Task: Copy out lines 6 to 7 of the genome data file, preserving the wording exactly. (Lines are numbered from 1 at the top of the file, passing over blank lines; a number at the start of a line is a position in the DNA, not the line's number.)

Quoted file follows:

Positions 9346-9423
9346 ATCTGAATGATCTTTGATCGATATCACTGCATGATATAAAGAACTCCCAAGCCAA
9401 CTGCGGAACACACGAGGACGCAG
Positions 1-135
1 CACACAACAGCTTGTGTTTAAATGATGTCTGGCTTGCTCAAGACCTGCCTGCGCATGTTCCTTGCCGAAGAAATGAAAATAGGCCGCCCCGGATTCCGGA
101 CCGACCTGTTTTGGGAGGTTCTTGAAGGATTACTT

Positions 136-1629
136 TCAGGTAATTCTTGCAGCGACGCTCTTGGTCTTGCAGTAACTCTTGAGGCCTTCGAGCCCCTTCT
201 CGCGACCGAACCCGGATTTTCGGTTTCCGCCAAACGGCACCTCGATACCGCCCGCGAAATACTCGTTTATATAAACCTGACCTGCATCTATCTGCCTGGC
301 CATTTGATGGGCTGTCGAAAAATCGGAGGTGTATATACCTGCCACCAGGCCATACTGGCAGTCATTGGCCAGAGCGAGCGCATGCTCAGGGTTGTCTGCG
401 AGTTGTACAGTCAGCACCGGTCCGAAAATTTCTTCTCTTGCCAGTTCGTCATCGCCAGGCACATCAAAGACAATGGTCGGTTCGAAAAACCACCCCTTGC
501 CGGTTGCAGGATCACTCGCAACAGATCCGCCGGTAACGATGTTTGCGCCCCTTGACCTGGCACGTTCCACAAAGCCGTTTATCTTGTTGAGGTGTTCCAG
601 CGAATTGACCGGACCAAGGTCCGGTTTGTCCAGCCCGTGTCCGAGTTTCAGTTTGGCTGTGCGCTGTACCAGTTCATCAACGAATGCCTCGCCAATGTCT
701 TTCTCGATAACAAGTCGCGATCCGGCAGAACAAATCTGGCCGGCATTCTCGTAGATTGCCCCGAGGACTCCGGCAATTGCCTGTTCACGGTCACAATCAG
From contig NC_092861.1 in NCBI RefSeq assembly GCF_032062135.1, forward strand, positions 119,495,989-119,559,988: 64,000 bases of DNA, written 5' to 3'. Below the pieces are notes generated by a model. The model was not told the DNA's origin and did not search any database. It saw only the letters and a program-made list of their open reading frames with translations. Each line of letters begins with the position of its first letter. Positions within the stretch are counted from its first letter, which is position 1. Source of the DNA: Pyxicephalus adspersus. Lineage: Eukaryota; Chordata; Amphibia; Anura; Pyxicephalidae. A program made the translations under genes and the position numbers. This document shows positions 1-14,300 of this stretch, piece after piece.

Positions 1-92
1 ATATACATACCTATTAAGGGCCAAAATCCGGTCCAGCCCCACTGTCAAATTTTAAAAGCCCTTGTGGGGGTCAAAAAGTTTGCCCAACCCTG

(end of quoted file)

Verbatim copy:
101 CCGACCTGTTTTGGGAGGTTCTTGAAGGATTACTT

Positions 136-1629